There’s a strong contingent that believes neither Ohio State nor Michigan State is the team to beat in the Big Ten. The feeling goes that Wisconsin, despite bringing back a conference-low 10 starters, has an easier path to the Big Ten title game in the West Division.

The story checks out at the sports books. In its four toughest Big Ten games — the only ones lined so far — the Badgers are an average 8.5-point favorite as opposed to minus-6 for the Buckeyes and minus-5.5 for the Spartans.

Click to enlarge photo

Wisconsin running back Melvin Gordon (25), rushes against Illinois' Mason Monheim (43), and Mike Svetina (34), during the first quarter of an NCAA college football game in Champaign, Ill., Saturday, Oct. 19, 2013. Wisconsin won 56-32.

Wisconsin opens the season as a 7-point underdog against LSU in Houston, but it’s conceivable the Badgers will be at least a touchdown favorite in all of their other regular season games.

Coach Gary Andersen is regarded as a defensive whiz, and he’ll need to prove it with just three returning starters on that side, though promising new talent includes highly recruited and wonderfully named defensive end Jake Keefer.

On offense, junior Melvin Gordon is likely the best running back in the Big Ten, and sophomore Corey Clement isn’t far behind.

While every preseason magazine and football pundit seems to have penciled Wisconsin in as the West Division champion, the odds aren’t as conclusive. The Badgers are just plus-120 (risking $1 to win $1.20) to win the West offshore with three predators stalking.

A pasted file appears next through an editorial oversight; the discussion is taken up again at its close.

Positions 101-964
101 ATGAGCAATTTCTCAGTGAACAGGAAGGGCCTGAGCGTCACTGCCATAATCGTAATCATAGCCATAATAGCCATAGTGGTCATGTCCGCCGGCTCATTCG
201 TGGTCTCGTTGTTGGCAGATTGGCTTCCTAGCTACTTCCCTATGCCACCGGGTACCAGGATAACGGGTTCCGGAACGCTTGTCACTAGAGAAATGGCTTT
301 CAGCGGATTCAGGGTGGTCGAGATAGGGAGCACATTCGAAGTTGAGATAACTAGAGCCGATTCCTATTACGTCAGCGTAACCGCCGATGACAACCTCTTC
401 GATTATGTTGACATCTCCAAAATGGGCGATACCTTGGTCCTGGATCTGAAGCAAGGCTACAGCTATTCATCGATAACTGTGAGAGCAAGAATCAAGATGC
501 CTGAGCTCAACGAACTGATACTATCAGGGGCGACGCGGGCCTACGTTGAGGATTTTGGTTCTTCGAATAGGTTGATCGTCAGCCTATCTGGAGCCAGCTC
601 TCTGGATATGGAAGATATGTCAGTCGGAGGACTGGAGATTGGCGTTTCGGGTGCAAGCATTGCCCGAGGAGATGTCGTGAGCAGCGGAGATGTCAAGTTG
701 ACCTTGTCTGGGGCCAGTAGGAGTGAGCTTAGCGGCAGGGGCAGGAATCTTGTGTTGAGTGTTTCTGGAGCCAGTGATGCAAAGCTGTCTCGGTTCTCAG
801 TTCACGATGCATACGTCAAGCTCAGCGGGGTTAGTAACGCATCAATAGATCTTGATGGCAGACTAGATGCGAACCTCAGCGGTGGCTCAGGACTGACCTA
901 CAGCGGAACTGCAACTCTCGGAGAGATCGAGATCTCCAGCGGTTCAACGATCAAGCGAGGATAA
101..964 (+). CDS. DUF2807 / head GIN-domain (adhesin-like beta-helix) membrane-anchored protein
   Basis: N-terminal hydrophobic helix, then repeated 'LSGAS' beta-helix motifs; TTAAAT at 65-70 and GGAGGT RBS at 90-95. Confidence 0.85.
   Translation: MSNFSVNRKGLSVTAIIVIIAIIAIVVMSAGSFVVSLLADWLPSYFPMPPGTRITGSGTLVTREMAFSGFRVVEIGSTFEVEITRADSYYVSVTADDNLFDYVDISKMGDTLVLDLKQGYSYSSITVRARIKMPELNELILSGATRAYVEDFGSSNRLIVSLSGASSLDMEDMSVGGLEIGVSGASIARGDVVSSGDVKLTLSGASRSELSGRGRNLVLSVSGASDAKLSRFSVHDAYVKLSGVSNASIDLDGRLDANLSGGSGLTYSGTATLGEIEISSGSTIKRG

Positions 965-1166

Iowa, Nebraska and Northwestern all have their own reasons for optimism.

The Hawkeyes have the Big Ten’s easiest schedule — Football Outsiders ranks the slate 95th in the nation — avoiding Ohio State and Michigan State out of the East while getting Wisconsin at home. Wisconsin gives six points in the game, but Iowa coach Kirk Ferentz has a strong history as an underdog.

In 16 seasons, he’s gone 42-32-2 against the spread when taking points. Overall, Ferentz is a profitable 98-80 against the spread.

He’s got one of his best offenses coming back this year with quarterback Jake Rudock, running back Mark Weisman and wide receiver Kevonte Martin-Manley forming a formidable trio.

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Unidentified Northwestern football players walk between their locker room and McGaw Hall, where voting is taking place on the student athlete union question Friday, April 25, 2014, in Evanston, Ill.

Northwestern is one of the only teams that can claim more. The Wildcats are one of the most experienced teams in the nation with 17 returning starters, tied with Indiana and Maryland for the Big Ten high, including running backs Venric Mark and Treyvon Green.

Northwestern plummeted to a conference-worst 3-9 against-the-spread record last year after recording a national-best 11-1-1 the previous season. But everything went wrong in 2014, from countless injuries to a 1-4 record in games decided by less than a touchdown.